What a day – and where to begin with my report? Hopefully you will have already seen the video footage on the Club’s website of the starts and the photos of each boat as they finished. Well done to Malcolm for capturing the essence of the event. This was a requirement by the Guinness World Record for clubs wanting to be included in the attempt to stage ‘the largest sailing event in the world’, but it is also a great record for the Club and the competitors who took part.
The weather was almost perfect. Maybe slightly too much wind at times, but better that than the still conditions of previous weekends.
Another stipulation by the GWR was that we should have a minimum of 25 boats on the start line. We were hoping to be able to field 3 starts roughly divided into fast, medium and slow handicaps but right up to the last minute, we could not be sure that we would have over 75 boats taking part.
However, BSC members really entered into the spirit of the day and we had a total of 91 boats starting the races, with only 8 retirements – so 83 finishers! There were a further 13 boats who had entered but who did not make it to the start line at Cobnor because of the wind. It was gusting 22-23 knots at times, so far better to be safe than sorry… particularly with downwind starts!
In all 27 different types of boat took part, and the joint largest fleets were the Tideways, Scows and Oppies who all had 10 entries each. With the competitors’ ages ranging from 7 to over 80, and a mix of girls and boys taking part, it was a remarkable turnout showing how sailing is truly an all-inclusive sport. One Tideway even achieved a combined age of 160 for just two crew members!
There are certificates available from the Club Office for all the cadets who took part on the day – and if some of the ‘grand masters’ would like one too, I am sure we can manage it…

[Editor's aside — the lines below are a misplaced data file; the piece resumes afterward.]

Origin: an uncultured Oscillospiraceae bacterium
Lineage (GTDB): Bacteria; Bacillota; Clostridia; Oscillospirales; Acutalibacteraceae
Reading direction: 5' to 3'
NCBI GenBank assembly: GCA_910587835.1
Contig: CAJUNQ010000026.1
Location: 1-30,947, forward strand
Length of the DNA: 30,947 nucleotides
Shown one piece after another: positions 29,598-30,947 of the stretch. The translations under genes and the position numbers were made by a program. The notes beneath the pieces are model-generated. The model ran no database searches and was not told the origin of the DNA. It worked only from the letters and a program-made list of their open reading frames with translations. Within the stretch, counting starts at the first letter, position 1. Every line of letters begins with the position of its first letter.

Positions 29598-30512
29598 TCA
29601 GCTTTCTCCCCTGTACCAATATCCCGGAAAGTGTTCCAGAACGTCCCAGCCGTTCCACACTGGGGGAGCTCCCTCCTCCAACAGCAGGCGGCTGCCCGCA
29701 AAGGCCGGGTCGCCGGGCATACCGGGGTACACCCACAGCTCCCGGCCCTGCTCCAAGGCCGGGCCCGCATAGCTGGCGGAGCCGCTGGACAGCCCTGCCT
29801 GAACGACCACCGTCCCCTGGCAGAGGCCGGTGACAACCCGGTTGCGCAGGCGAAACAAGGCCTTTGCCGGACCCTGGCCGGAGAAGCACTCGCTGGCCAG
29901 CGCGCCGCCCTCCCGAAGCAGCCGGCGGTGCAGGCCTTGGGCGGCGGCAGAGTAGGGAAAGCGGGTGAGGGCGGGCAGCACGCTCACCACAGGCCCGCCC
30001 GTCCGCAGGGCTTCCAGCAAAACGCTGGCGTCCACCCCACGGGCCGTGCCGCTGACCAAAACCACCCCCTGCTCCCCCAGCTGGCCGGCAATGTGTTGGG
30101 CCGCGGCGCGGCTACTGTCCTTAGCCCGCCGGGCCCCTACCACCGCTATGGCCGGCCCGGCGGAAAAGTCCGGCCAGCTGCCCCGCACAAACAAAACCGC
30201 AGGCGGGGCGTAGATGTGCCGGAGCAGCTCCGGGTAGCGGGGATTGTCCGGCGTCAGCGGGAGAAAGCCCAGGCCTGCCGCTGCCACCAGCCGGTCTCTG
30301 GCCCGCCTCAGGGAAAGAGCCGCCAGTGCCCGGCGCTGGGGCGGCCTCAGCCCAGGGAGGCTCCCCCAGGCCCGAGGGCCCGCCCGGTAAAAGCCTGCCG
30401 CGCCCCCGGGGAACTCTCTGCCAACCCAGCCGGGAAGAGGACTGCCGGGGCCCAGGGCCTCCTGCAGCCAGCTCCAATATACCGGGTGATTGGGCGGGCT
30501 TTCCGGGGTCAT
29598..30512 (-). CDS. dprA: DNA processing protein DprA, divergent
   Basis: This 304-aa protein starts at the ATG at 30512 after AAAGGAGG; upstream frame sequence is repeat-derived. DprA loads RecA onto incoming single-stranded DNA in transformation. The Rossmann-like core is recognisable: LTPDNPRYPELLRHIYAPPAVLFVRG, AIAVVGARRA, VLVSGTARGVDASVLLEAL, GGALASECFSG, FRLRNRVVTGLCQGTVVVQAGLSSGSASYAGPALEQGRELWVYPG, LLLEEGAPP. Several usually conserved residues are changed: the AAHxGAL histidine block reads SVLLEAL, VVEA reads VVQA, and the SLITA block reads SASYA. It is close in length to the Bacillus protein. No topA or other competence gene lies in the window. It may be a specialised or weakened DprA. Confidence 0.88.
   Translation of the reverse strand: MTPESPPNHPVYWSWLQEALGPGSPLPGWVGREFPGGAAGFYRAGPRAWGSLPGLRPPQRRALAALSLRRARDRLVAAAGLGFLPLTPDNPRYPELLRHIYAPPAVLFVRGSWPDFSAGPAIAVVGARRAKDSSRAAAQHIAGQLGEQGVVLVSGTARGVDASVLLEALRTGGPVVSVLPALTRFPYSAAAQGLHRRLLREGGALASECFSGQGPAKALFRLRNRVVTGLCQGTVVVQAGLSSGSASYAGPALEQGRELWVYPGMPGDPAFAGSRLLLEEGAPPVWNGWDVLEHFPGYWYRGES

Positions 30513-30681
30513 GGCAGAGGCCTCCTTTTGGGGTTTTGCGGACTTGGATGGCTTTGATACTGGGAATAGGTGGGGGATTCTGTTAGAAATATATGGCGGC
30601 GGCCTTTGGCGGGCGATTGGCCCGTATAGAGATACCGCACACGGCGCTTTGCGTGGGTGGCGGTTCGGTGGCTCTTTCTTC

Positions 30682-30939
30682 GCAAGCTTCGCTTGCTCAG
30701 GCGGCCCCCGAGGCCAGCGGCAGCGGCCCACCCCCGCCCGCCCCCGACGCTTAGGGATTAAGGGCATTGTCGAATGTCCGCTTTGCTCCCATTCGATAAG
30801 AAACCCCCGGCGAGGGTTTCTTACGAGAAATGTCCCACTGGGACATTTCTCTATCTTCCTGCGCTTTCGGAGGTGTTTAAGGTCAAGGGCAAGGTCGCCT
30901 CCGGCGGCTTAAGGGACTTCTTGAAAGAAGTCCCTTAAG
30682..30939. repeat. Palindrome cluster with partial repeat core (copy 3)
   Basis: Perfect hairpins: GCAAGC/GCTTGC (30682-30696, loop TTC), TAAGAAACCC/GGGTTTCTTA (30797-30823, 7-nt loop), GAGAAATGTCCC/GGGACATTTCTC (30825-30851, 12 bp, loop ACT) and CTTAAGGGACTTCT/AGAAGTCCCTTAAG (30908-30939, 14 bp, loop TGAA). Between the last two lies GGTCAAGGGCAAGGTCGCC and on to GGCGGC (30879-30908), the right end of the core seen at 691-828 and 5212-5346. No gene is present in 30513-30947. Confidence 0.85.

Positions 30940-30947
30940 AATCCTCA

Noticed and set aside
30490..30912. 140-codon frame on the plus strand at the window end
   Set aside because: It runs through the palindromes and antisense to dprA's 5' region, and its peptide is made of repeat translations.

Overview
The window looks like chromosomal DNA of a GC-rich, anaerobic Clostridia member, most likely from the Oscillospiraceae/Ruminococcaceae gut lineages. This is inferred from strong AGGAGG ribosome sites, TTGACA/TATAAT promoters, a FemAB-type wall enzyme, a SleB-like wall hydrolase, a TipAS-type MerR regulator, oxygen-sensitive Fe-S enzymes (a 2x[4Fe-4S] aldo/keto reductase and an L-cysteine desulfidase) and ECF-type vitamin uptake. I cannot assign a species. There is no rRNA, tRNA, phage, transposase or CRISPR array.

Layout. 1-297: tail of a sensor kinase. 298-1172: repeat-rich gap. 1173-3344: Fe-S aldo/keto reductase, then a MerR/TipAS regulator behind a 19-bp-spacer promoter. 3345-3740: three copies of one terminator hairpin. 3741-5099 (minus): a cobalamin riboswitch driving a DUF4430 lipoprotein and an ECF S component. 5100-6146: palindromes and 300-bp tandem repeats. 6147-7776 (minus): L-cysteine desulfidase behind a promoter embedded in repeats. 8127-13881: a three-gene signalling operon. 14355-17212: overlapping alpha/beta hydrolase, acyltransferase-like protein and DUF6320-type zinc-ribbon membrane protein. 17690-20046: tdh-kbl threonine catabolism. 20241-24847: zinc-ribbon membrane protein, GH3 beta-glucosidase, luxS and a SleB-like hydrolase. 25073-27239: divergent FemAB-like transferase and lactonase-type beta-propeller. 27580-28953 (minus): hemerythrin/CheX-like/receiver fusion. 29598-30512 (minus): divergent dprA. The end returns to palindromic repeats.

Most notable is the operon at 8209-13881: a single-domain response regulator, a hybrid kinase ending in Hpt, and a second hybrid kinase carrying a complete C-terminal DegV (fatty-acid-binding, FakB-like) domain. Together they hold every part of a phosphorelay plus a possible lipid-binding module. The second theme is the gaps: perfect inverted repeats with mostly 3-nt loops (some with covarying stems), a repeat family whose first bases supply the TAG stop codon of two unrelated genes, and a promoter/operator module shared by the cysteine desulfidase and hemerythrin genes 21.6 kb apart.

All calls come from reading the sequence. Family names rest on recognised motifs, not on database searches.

We also had to measure the distance of each race so that the event team can calculate worldwide results from the results that each Club submits. You may be interested to know that the Fast division covered 10.5kms, the mediums sailed 8.6kms and even the slow fleet went 4.6kms – and that is without taking into account that everyone had to sail to Cobnor and back… well done everyone, particularly those who were racing for the first time. And thank you to the lovely Oppy sailors who all thanked the race management team as they crossed the finish line!
The most poignant moment of the day for me however, was when we were all safely back on the terrace and enjoying a well-earned barbecue in the sunshine. 8 year old Sophia Tracey was asked to read ‘Something beautiful remains’ an anonymous poem that was part of Andrew Simpson’s funeral service This was then followed by a minute’s silence in memory of Andrew Simpson. His life was tragically cut short, but his legacy will continue to benefit so many in the years to come.
Thanks to the generosity of our members, BSC raised £2,645 on the day from donations, the sale of raffle tickets and the auction, so thank you all for your contributions! We were 18th highest of 460 worldwide and the most generous club in Chichester Harbour!
As ever, an event like this does not happen by magic. So I would like to say an enormous thank you to the people who made the day go so smoothly – too many to list them all individually but in particular:
Miranda Powley and Sarah Grant for keeping the kitchen running.
Malcolm Butler for his photographic skills and constant help with the website.
Merrick and Emma Rayner for organising the raffle and auction.
Gavin for his tireless good humour.
The Race Management Team, the Rescue Boat Crews, Witnesses and Stewards for giving up their time on the day.
The Bar Staff for making sure we didn’t go thirsty.
And last but not least Steve Shaw for everything he did to make it all happen.
If you would like to know where you came – keep an eye on the Bart’s Bash website over the next few days – you never know, you might even have beaten someone famous! www.bart’sbash.co.uk
And finally – there will be another Bart’s Bash on 20th September 2015 – so save the date now. But don’t wait that long, join the regular Club racing next year. It isn’t scary and you don’t have to be an Olympic hopeful to get a result! See you on the water soon!